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Recently, I asked a question on Math SE. No response yet. This question is related to that question, but more technical details toward computer science.

Given two DFAs $A = (Q, \Sigma, \delta, q_1, F_1)$ and $B = (Q, \Sigma, \delta, q_2, F_2)$ where the set of states, the input alphabet and the transition function of $A$ and $B$ are the same, the initial states and the final(accepting) states could be different. Let $L_1$ and $L_2$ be the languages accepted by $A$ and $B$, respectively.

There are four cases:

  1. $q_1 = q_2$ and $F_1 = F_2$.
  2. $q_1 \neq q_2$ and $F_1 = F_2$.
  3. $q_1 = q_2$ and $F_1 \neq F_2$.
  4. $q_1 \neq q_2$ and $F_1 \neq F_2$.

My question is

What are the differences between $L_1$ and $L_2$ in cases 2, 3 and 4?

I have a more specific question along this line,

The transition monoid of an automaton is the set of all functions on the set of states induced by input strings. See the page for more details. The transition monoid can be regarded as a monoid acting on the set of states. See this Wiki page for more details.

In many literatures, an automaton is called strongly connected when the monoid action is transitive, i.e. there is always at least one transition (input string) from one state to another state.

If $A$ and $B$ are strongly connected automata, what are the differences between $L_1$ and $L_2$ in cases 2, 3 and 4 above?

Any literatures discussing these issues in details?

I have searched many books and articles and found nothing helpful so far. I believe I don't have the appropriate key words yet. Thus I am seeking help. Any pointers/references will be appreciated very much.

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  • $\begingroup$ What do you mean by "what are the differences"? You want to know whether $L_1$ and $L_2$ can/must differ in the cases 2,3,4? $\endgroup$ – Hendrik Jan Mar 24 '13 at 18:14
  • $\begingroup$ @HendrikJan If you read the answer Shaull provided below, you'll understand $L_1$ and $L_2$ can differ. (He used $L(A)$ and $L(B)$). I don't know whether they must differ. That's part of my question. I asked "what are the differences?". I did not imply they must differ. $\endgroup$ – scaaahu Mar 25 '13 at 1:56
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Since $A,B$ are strongly connected, then if $q_1\neq q_2$, there exist words $p_1,p_2$ such that $\delta(q_1,p_1)=q_2$ and $\delta(q_2,p_2)=q_1$.

Consider case 2, then $w\in L(A)$ iff $p_2w\in L(B)$, and $x\in L(B)$ iff $p_1 x\in L(A)$. So you can add a prefix to switch between languages.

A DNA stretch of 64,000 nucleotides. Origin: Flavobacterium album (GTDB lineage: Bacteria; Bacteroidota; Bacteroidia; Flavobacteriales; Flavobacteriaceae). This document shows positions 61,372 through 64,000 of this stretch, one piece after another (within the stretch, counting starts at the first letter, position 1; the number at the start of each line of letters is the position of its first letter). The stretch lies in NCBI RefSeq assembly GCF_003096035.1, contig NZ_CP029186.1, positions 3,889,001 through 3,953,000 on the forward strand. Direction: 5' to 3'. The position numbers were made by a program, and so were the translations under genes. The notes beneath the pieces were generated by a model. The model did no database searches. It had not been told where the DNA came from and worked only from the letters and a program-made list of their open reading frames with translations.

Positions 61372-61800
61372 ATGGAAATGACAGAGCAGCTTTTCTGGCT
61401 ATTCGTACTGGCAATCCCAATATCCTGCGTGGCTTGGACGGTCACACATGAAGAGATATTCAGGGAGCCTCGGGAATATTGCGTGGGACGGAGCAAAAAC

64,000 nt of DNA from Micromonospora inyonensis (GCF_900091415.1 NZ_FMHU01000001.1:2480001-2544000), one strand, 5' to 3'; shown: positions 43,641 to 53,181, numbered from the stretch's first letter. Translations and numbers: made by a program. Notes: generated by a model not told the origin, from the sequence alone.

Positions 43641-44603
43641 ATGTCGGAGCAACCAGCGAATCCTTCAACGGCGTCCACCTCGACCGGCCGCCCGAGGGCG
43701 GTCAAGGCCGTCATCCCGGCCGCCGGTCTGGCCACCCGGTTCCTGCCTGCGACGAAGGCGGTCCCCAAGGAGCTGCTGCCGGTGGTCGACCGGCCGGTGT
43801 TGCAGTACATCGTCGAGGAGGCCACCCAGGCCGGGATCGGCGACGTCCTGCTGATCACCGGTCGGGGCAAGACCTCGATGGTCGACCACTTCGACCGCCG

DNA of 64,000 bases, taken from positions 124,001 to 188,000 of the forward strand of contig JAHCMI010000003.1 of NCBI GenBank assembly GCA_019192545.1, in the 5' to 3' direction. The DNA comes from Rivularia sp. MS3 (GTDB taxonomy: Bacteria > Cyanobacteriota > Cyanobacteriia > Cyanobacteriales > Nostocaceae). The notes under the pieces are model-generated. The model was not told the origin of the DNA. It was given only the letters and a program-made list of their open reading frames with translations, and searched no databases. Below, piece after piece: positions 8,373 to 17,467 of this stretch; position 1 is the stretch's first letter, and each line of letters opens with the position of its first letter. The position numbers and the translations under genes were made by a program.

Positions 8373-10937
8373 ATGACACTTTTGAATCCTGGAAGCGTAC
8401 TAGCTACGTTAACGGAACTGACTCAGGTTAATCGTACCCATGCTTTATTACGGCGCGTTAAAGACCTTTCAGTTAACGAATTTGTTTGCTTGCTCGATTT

Consider case 3, then again - by strong connectivity there at most $|F_1|$ words $s_1,...,s_k$ such that for every $q_i\in F_1$ you have that $\delta(q_i,s_i)\in F_2$, and similarly for the other direction (from $B$ to $A$).

Thus, you can compose suffixes to switch between languages.

Combining these you can characterize the differences using prefixes and suffixes. For example, in case 4, $w\in L(B)$ iff $p_1 w s_i$ in $L(A)$ for some $s_i$ in a predetermined finite set.

In fact, you can even say something interesting about these words: define $C$ to be the DFA where $q_1$ is the initial state and $q_2$ is the final state, then in case 2 you have $L(B)=L(C)\cdot L(A)$ (and similarly for the other direction).

As for the suffixes, things are more involved, since you cannot predetermine in which final state you will end. I'm not sure you can write this as a concatenation, but you can write $L(B)=\bigcup_{q\in F_1}L(A_q)\cdot L(E_q)$ where $A_q$ is the DFA obtained from $A$ be setting $F=\{q\}$, and $E_q$ is a DFA that starts in $q$ with final states $F_2$.

For case 4 you can combine the two.

You may be concerned that this is not a real answer, but rather just a characterization of properties using words rather than states, but this is a typical answer in this field (similarly to the Myhill-Nerode theorem).

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  • $\begingroup$ I understand your answer. My problem is, e.g. such $p_1$ is not unique, i.e. there are many $p_1$ such that $\delta(q_1,p_1) = q_2$. Thus there are many prefixes in the difference between $L(A)$ and $L(B)$. Do we have more precise answers? $\endgroup$ – scaaahu Mar 24 '13 at 7:14
  • $\begingroup$ I edited the answer with some more precise information. $\endgroup$ – Shaull Mar 24 '13 at 7:29
  • $\begingroup$ I truly like the idea of that DFA $C$. I think I have a rough idea how to tackle case 3 and 4. Thanks a lot. I'll wait a while before I accept this answer. $\endgroup$ – scaaahu Mar 24 '13 at 7:38
  • $\begingroup$ Please note additional edits in the post. $\endgroup$ – Shaull Mar 24 '13 at 11:48
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    $\begingroup$ Good idea. You're taking one final state at a time then taking the union. Hope my interpretation is correct. $\endgroup$ – scaaahu Mar 24 '13 at 12:07

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